26) Clinging Vines [Flaw]: Life Mages who work heavily with plants (or, alternatively, Mages whose magic often works against plants) may find themselves under assault by rapidly forming vines and thickets. Springing from soil spontaneously, these plants seek to block, bind, or in worse cases strangle the Mage. The worse the backlash, the greater the volume of plants, the faster they grow, and the more deadly their assault. If the target is ensconced in relative safety, the plants will attempt to break in through any crack or fragile barrier. If the protection is too thick and hardy for the plants to enter (like in a concrete and thick glass building), the plants will work to encase that structure in vines or thorns completely, trapping them.


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                          • #14
                            26) Reannual Pizza [Flaw]: The character experiences something that hasn't happened yet, like falling asleep three hours before he's actually injected with a sedative, or throwing up on his pizza before he gets to eat some future bit of food that'll give him food poisoning 3 weeks later.


                            Stuff I Draw
                            Lyonesse Rising [The Story of an Avatar]

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                            • #15
                              28) Straw Mage [Spirit]: It's easy, when trying to argue against one's opposition, to construct a Straw Man version of that opposition. It's criminally easy, because it allows one to avoid engaging the true arguments. Mages who make a habit of this underhanded rhetorical tactic may find Paradox gunning for them in the form of a Straw Mage. A spirit manifesting as a life-sized straw effigy of the Mage in question, whose personality represents a simplified, surface-level version of the Mage's own views and behaviors. Further, the Straw Mage is equipped with Charms mimicking the Mage's commonly used Rotes, though the methods the spirit uses to employ those Charms is a bastardized version of the Mage's own. Still, Straw Mages rarely engage in combat unprovoked, preferring to engage their counterpart in (un)reasoned debate, in order to frustrate the Mage. Given that the spirit is a scarecrow made of flammable cloth and straw, more than a few Straw Mages have ended up as ash.


                              29) Foggy World [Quiet]: Commonly afflicting those who create fog (whether literal or mental), this Quiet begins simply. Glass surfaces (windows, mirrors, eyeglasses, screens) appear on occasion to be covered in a layer of condensation. Moreover, the Mage has periodic lapses of concentration and recall. Sometimes, in the early morning hours or deep evening, wisps of mist cling to the dark corners. As the Quiet intensifies, these hallucinations and fugues grow more regular, and fog begins to appear often around the Mage. An obscuring shroud of vapor that leaves the Mage stumbling around, able to see only a few meters in front of them. Naturally, these effects begin to manifest physically at higher levels, first as condensation on surfaces or occasional mist pooling at the Mage's feet, and then by making them a walking fog bank. Most damning of all, however, is the mental effects. By the time the Mage stands on the edge of Marauderdom, they've lost most sense of direction, situational awareness, past experience, or personal identity. Even their ability to hear if compromised - sound muffled wherever it originates beyond the immediate area that the Mage can see. This area shrinks as the fog worsens, until the Mage is unable to identify anything inches from their face. And accompanying all this, is a building sense of paranoia. The befogged Mage treats those shapes standing or moving in the fog with suspicion. When outlines are blurred and colors muted, those things moving out there could really be anything, couldn't they? This unease evolves into abject terror at the highest levels of Quiet, the fog twisting silhouettes into grotesque monstrosities.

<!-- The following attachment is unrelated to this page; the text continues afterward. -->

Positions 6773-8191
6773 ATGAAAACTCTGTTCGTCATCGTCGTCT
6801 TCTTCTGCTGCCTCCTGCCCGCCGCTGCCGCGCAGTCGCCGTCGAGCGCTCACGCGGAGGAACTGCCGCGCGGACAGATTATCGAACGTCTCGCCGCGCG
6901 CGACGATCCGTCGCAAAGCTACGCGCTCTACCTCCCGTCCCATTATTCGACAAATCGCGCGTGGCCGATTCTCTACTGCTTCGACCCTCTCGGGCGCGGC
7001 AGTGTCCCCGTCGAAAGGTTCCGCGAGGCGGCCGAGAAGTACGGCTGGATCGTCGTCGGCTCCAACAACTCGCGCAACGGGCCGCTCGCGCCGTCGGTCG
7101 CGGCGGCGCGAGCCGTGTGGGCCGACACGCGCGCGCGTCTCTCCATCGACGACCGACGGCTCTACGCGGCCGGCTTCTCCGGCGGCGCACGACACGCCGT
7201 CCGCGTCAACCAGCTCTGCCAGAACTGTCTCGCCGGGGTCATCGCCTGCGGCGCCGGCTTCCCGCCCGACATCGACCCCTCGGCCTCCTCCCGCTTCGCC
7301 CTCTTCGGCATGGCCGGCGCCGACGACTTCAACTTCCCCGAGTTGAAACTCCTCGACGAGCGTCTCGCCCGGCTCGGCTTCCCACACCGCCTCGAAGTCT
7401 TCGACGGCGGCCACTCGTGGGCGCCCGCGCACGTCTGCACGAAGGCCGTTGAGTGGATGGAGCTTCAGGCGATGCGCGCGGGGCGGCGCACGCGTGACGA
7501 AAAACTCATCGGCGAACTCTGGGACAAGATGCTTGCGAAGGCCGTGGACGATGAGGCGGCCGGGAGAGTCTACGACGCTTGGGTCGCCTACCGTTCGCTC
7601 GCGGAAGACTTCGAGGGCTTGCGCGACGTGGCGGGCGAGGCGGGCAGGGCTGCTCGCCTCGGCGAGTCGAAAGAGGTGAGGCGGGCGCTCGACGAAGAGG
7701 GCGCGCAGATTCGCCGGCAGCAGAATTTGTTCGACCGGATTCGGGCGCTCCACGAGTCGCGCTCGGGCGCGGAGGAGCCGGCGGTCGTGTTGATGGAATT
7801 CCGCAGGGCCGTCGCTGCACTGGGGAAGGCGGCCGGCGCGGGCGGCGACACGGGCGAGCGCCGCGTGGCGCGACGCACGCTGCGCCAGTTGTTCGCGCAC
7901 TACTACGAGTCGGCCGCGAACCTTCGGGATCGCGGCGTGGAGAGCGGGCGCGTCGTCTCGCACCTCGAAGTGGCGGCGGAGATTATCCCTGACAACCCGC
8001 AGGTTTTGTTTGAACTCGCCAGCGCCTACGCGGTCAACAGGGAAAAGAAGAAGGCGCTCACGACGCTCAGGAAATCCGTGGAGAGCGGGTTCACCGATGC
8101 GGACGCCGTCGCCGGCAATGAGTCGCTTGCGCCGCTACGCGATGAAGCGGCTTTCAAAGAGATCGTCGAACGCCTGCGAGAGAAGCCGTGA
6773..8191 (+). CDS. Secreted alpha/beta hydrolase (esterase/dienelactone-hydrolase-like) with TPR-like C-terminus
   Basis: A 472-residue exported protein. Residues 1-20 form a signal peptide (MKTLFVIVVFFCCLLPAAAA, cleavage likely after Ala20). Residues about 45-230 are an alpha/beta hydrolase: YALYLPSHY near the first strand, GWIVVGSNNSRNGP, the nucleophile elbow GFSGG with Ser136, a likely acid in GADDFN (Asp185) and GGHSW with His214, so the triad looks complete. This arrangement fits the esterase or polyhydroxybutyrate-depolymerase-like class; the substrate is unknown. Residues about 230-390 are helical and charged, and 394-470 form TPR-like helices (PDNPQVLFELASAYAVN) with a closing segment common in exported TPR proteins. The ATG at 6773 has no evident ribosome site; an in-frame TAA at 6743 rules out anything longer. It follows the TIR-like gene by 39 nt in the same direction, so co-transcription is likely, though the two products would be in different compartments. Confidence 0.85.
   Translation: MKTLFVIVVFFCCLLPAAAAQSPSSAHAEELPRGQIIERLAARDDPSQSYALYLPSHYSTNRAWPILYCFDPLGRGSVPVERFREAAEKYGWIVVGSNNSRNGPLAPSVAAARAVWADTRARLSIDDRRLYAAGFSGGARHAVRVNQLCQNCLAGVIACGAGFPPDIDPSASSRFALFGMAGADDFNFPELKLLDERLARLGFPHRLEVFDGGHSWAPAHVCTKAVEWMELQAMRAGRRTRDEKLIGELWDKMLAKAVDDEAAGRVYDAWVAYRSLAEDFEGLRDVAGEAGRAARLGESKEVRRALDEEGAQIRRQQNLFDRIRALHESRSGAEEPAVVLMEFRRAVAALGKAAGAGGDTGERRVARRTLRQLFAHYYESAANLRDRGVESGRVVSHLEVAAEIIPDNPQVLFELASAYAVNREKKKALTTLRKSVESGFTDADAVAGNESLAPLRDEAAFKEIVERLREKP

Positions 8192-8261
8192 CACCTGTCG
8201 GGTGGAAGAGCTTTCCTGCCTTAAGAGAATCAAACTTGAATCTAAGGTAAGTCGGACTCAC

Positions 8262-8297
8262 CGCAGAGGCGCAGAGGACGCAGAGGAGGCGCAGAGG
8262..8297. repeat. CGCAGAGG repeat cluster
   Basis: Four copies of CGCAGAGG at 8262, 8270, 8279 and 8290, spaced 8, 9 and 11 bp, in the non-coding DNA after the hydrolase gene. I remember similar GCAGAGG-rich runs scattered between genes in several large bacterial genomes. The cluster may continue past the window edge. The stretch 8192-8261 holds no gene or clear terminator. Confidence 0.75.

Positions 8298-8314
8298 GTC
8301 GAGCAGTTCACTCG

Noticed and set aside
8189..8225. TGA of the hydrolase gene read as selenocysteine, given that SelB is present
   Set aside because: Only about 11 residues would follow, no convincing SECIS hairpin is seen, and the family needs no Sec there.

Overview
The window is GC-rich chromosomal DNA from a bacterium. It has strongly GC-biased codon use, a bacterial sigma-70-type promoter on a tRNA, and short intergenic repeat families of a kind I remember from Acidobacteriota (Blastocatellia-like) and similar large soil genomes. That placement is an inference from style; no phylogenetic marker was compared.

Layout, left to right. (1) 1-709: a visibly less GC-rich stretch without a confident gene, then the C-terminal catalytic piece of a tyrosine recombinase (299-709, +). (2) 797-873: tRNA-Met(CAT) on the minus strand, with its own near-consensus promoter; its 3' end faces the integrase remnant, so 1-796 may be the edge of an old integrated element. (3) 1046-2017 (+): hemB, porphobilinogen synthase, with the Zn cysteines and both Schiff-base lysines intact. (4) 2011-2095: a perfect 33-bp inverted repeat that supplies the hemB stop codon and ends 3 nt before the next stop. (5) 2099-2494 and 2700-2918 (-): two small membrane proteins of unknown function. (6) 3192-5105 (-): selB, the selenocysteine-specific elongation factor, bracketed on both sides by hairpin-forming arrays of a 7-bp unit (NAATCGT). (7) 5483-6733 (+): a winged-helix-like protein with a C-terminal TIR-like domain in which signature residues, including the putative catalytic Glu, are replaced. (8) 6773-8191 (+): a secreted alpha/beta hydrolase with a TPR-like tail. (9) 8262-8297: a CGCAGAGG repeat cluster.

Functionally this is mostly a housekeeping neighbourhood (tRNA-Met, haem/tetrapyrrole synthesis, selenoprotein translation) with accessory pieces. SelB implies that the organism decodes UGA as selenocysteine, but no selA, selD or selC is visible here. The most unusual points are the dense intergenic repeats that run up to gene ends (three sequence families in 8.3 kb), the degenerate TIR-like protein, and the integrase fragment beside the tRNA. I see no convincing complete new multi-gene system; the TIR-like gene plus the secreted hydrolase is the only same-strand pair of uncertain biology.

Those teetering on the edge of Marauder territory are pitiful creatures, fleeing through a perpetual, unending misty hell, where monsters stalk at every turn. The Mage unable to know who they are or where they're going. Meeker souls in such a state will merely run, hide, and cower. Bolder (or simply desperate) ones fight back, becoming fog-shrouded hunters, not willing to let the "Things" in the mist kill them first.